Recently, I was thinking back on childhood memories and a favorite came to mind. The house our family lived in had a room in the basement only four feet high (we called it “the Little People’s room”). All our toys and games were in it and we spent endless hours there. In one corner we had a steamer trunk which my mother had filled with her old dresses, shoes, and hats. That silver trunk was by far my favorite thing in the room. I could spend hours dressing up in the most outrageous combinations of colors, patterns, and styles as I pretended to be much older – and very sophisticated.
Well, my childhood daydream suddenly ended when a sobering thought hit me. I have been playing spiritual dress up! I was pretending to be years beyond where I actually was in my Christian experience. I was trying to bear fruit before I blossomed.
Presently, I recalled a portion of Scripture which deals with the issue of dressing up. It’s found in the story of David and Goliath. After the young David had determined to fight the Philistine giant, he was taken to King Saul for “screening” and was approved. Saul said to David, “Go, and the Lord be with you.” Then Saul dressed David in his own tunic. He put a coat of armor on him and a bronze helmet on his head. David fastened on his sword over the tunic and tried walking around, because he was not used to them. “I cannot go in these,” he said to Saul, “because I am not used to them.” So he took them off. Then he took his staff in his hand, chose five smooth stones from the stream, put them in the pouch of his shepherd’s bag and, with his sling in his hand, approached the Philistine. (I Samuel 17:38 – 40)
What a simple example David has set for me. If the clothes don’t, take them off! Who knows what the outcome of David’s battle with Goliath would have been had David worn Saul’s heavy suit of armor. He could barely walk, let alone fight! But he removed those “sophisticated” battle clothes and instead chose everyday items which were well-known to a young Israeli shepherd boy. Stones and a slingshot, backed by the will and power of God, brought down the armor-clad giant.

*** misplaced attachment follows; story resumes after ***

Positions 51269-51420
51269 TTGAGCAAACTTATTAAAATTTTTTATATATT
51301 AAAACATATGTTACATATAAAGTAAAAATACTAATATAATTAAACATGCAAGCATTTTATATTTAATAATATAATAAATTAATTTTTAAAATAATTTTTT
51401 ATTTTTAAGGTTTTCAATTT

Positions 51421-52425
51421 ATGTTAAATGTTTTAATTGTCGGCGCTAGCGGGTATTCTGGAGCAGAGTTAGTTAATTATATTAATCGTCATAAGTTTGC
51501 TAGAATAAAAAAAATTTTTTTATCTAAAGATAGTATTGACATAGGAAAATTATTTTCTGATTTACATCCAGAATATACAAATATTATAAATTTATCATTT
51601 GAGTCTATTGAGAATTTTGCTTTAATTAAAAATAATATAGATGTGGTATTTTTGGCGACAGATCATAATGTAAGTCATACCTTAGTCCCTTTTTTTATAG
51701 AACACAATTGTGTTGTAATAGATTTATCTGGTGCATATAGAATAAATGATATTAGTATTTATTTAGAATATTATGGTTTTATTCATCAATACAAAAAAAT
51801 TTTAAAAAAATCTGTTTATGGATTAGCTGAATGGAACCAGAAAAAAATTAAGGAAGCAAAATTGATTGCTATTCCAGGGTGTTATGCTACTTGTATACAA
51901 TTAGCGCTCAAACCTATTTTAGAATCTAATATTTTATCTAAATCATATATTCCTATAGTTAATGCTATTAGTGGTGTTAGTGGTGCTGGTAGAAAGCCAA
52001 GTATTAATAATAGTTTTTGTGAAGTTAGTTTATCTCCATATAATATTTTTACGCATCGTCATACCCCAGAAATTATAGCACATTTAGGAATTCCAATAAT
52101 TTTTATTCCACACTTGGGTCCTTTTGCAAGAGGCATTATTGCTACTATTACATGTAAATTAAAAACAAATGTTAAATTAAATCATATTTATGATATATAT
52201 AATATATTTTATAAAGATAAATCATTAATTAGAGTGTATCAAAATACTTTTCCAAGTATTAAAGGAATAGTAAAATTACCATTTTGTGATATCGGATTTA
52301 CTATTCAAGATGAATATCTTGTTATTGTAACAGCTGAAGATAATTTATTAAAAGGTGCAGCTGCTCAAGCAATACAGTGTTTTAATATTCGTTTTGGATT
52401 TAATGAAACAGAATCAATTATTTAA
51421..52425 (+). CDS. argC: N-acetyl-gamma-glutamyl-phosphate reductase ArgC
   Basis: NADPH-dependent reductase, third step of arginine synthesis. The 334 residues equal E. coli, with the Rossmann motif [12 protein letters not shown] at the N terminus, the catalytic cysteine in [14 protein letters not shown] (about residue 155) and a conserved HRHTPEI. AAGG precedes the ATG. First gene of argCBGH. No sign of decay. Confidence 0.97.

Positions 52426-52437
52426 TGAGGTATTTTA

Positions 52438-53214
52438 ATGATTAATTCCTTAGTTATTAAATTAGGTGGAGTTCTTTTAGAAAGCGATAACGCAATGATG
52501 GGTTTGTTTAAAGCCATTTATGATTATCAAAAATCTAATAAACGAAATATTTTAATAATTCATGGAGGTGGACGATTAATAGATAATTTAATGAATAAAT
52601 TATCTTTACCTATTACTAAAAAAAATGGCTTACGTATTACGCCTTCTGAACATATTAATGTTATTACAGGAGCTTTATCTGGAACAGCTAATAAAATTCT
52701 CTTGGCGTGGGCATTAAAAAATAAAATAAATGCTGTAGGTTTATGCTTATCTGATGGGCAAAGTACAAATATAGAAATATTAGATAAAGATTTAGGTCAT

Young believers on a large secular campus may be tempted to exchange the simple “clothes” of faith for others that seem more exotic, sophisticated or correct. In reality, what they are doing is stripping themselves of God’s power in order to dress in worldly rags. In the din of collegiate life and battles of principles, we can all slip into this trap. On the other hand, as much as God disdains “dressing up,” He must also dislike having reasonably mature young believers acting like babes. How would the Israelites have fared if David had crawled onto the field of battle dressed in swaddling clothes and clutching a rattle?
What about us? Have we learned to stand on God’s promises? Have we discovered the wonder of being alone with Him in prayer? Have we profited from being with other believers in Jesus, mutually encouraging each other?
If so, let us hold on to the standards the Lord has taught us. Why go back to our vulnerable days in God’s nursery when we can be continually clothed with the armor God has given us?
If not, if our experience of faith and friendship with the Lord are only second-hand or theoretical, we need to read the Bible for ourselves and weigh the evidence it contains. We need to search out people who follow Jesus and whose lives reflect His. Most of all, we need to go to the source, to God Himself, and ask Him to clothe us with understanding and faith. It’s when we come to Him just as we are – without any lofty pretensions or lowly ideas about ourselves – that He can do the most with us, and through us.
So, dear Lord, in this age of “dressing to kill” and “dressing for success,” help us to dress spiritually in a way neither flashy nor forlorn, but appropriate to where we are in You. Help us not to concern ourselves with next season’s “fashions,” but to grow day by day with Your help.
© 1991 The Yale Standard Committee